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Contra Mundum Press

Towards the One and Only Metaphor

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Title: Towards the One and Only Metaphor
Author: Szentkuthy, Miklos
ISBN: 9781940625003
Publisher: Contra Mundum Press
Published: 2013
Binding: Quality
Language: English
Condition: New
New from the publisher

Fiction 1281978

Publisher Description:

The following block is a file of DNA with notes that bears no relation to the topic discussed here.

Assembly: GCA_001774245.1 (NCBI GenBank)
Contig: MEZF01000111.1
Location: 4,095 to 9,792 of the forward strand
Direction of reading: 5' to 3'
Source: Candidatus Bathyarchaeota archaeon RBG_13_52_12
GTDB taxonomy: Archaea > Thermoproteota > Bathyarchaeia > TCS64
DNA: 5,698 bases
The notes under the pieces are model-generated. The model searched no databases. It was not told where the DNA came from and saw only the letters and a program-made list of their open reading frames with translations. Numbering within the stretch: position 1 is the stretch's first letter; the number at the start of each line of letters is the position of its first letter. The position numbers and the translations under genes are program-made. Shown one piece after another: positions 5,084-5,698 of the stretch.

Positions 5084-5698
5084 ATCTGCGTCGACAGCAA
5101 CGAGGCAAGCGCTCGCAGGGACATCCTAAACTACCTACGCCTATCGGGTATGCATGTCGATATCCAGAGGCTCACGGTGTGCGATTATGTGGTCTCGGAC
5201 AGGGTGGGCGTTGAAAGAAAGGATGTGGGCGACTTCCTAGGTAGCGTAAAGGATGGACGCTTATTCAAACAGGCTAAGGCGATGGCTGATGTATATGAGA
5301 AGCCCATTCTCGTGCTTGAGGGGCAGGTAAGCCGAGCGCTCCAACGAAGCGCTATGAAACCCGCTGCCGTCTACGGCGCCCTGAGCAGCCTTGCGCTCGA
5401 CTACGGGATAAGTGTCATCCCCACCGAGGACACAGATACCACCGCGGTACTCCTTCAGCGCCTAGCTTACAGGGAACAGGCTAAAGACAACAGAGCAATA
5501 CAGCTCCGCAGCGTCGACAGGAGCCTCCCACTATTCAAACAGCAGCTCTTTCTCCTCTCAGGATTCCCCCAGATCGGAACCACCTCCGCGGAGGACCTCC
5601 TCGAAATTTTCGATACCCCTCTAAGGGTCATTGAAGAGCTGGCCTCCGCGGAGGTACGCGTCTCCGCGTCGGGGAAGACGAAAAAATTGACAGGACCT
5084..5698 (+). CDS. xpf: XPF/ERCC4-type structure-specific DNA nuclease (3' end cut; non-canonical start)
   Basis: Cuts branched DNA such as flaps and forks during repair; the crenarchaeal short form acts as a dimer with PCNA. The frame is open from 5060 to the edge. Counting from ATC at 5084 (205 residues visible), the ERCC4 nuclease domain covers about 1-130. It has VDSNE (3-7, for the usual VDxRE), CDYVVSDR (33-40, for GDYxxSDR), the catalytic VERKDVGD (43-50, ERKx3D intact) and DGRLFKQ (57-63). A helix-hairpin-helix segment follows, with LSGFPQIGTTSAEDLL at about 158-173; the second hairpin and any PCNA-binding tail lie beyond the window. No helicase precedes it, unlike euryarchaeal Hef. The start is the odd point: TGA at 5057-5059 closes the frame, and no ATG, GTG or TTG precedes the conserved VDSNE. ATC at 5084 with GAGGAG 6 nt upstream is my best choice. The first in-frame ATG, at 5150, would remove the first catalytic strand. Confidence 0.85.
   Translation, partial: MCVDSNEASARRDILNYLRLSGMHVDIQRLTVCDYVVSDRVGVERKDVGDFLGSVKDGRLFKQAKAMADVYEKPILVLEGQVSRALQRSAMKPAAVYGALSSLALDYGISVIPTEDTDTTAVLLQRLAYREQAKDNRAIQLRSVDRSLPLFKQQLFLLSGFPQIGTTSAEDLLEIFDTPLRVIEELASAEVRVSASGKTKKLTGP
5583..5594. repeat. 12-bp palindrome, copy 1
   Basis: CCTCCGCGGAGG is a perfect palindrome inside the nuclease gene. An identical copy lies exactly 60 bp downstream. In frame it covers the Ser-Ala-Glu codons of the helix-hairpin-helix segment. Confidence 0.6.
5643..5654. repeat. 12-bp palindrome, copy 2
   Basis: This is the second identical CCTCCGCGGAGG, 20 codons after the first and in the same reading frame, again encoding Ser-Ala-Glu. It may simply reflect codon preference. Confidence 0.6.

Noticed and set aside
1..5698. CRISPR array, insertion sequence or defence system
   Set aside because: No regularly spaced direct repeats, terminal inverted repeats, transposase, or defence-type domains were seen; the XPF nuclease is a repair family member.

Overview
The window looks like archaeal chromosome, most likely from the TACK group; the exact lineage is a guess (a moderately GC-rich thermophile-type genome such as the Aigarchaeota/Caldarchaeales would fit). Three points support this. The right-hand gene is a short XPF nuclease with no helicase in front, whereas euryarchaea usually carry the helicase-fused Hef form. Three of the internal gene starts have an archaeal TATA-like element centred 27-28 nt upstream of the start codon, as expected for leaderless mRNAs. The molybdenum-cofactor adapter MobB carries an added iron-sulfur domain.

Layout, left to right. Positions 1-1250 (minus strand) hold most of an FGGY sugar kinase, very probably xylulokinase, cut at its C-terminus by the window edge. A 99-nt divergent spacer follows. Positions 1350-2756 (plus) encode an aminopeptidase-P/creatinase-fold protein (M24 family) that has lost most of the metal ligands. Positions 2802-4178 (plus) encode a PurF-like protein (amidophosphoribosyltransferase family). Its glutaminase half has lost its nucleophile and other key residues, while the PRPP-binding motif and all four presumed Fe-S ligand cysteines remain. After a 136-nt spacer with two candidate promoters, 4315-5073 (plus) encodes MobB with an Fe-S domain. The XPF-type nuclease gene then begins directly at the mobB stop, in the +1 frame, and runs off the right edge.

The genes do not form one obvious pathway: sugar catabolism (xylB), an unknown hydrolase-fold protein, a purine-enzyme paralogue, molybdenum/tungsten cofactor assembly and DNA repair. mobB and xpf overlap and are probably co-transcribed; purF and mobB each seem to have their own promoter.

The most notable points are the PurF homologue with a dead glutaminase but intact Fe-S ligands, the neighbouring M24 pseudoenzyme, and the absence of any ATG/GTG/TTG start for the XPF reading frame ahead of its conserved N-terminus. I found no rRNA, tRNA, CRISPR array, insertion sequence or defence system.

Unique in Hungarian literature, at the time of its first appearance in 1935, Towards the One & Only Metaphor was greeted with plaudits by such leading Hungarian critics as László Németh, András Hevesi, and Gábor Halász, with Németh declaring: "Szentkuthy's invention has the merit that he pries writing open in an entirely original manner. . . Where everything was wobbling the writer either joins the earth-shaping forces, or else he sets up his culture-building laboratory over all oscillations. Seated in his cogitarium, even in spite of himself, Szentkuthy is brother to the bellicose on earth in the same way as a cloud is a relative to a plow in its new sowing work." Szentkuthy referred to this nearly unclassifiable text as a Catalogus Rerum, "an index that is of entities and phenomena, a Catalogue of Everything in the Entire World." In a sequence of 112 shorter and longer passages, Szentkuthy has recorded his experiences and thoughts, reflected on his reading matter as well as political, historical, and erotic events, moving from epic subjectivity to ontological actualities: "Two things excite me: the most subjective epic details and the ephemeral trivialities of my most subjective life, in all their own factual, unstylized individuality - and the big facts of the world in their allegorical, Standbild-like grandiosity: death, summer, sea, love, gods, flowers." Similar in kind to the ruminative waste books of Lichtenberg and the journals of Joubert, while Towards the One and Only Metaphor is a fragmentary text, at the same time, it is ordered, like a group of disparate stars which, when viewed from afar, reveal or can be perceived to form a constellation - they are sculpted by a geometry of thought. Szentkuthy conjures up and analyzes spectacle and thought past and present with sensitivity, erudition, and linguistic force. As András Keszthelyi observed, the text is essentially something of a manifesto, "an explicit formulation of the author's intentions, his scale of